One wonders what all this will do to all those people, particularly young/first-time voters, who gave an Obama a chance in November 2008. I guess a lot will stay at home in 2012 and in even greater numbers this November, with extra added cynicism towards politics to boot. As a goddam Limey it is not my business to tell people in the US what to do, but if I was a US Citizen (ie if I lived in a political Brodingnag as opposed to a Lilliput) and basically had the same political outlook as I have now here on Airstrip One, I think I would try and seek out decent people on the US Right. Not the idiots obsessed with Obama's skin colour, his supposed foreign origins, Muslimness and Marxist tendencies (Marxist AND Muslim? So which side would he have been on during the war in Afghanistan in the 1980s? Asking that may confuse the average Tea Party type), but those opposed to the wars (whether ongoing ie Afghanistan, the ones that might flare up again ie Iraq? and those yet to come ie Iran? North Korea? Etc, etc...?), the curtailing of civil liberties, the bail-outs helping big business and the banks etc etc.

 Wear this T-shirt and I'll buy you a drink! Which Lefty cannot agree with this Ron Paul-endorsed slogan? Why didn't 'our' side think of it first?

It seems pretty clear Obama and his cronies sees no place in the Democrat Party for those who consider themselves 'progressive', but they still want your support in Congress and at election time. Why not call their bluff? Do something else politically. It will be better and more rewarding for you in terms of your time, intellectual education, personal integrity and bank balance! Do you want to spend the next two years and seven months, more or less, repeating whatever updates to 'Yes We Can' and 'Change We Can We Believe in' the White House comes out with to your friends, neighbours and peers?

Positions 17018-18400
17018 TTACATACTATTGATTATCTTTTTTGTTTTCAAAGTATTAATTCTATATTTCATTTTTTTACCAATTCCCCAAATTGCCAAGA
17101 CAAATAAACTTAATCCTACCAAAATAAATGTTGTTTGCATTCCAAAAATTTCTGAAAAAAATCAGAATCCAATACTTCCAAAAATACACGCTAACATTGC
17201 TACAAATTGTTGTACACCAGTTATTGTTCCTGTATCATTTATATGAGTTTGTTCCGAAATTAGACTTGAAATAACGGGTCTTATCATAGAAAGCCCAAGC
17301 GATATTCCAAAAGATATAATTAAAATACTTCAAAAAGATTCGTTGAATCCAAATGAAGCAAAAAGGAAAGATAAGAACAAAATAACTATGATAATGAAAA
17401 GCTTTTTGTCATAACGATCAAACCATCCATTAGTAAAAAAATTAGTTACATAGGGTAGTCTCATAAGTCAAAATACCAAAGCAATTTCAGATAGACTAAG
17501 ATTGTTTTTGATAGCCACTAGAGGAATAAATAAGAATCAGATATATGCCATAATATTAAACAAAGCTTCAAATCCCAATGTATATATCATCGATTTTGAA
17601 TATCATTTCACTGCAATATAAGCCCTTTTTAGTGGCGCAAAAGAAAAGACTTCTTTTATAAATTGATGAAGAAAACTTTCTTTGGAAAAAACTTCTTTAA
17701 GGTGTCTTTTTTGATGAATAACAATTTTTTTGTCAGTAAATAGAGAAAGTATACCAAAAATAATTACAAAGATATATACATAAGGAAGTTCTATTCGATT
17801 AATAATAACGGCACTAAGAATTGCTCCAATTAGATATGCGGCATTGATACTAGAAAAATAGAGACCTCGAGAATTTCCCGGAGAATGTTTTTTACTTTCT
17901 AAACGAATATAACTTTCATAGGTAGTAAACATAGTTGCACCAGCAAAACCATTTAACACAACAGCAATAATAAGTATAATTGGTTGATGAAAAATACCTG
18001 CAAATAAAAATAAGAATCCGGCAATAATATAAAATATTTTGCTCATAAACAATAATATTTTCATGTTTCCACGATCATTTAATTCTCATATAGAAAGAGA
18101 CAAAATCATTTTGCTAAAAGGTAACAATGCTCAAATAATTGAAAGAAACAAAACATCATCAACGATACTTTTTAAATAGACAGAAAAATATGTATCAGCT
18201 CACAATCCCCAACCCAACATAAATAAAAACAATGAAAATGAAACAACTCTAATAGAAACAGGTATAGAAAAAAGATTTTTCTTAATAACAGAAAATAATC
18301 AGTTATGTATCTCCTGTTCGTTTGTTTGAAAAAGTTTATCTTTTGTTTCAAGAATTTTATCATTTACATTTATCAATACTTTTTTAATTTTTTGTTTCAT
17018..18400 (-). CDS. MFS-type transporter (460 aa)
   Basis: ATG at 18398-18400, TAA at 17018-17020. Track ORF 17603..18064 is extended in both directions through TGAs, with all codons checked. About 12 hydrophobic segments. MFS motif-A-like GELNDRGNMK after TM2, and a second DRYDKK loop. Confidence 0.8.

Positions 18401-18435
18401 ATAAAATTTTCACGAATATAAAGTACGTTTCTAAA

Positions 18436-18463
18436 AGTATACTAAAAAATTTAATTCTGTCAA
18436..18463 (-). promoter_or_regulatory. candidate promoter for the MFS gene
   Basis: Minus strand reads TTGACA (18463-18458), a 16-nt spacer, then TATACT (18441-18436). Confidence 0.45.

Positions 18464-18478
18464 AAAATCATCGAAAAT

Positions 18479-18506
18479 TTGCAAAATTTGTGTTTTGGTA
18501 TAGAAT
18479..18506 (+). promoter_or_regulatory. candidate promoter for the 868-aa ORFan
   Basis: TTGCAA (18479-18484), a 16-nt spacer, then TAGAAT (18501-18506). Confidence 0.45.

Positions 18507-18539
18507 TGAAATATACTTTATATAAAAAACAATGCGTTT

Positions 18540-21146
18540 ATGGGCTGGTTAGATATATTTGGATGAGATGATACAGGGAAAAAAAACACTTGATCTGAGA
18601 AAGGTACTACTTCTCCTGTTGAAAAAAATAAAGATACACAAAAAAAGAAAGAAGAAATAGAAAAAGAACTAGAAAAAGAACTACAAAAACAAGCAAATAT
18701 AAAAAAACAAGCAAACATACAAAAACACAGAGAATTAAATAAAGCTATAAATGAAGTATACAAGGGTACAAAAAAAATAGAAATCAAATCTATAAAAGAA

'Goldman Sachs Bankers, Join The Queue...'

If you've had enough of a slogan ripped off from 'Bob the Builder' and all that entails politically you may want to peruse these:

Glenn Greenwald, whose 'we are not worthy' blog is at Salon, talks to Radio;

If you wonder how on earth the likes of  Bill O'Reilly, Glenn Beck and Rush Limbaugh stay so popular, this is for you; and...

Naomi Wolf talks US politics here.

Who would be for a Greenwald/Wolf versus Ventura/Paul contest for the 2012 US Presidential Election?


James Bloodworth said...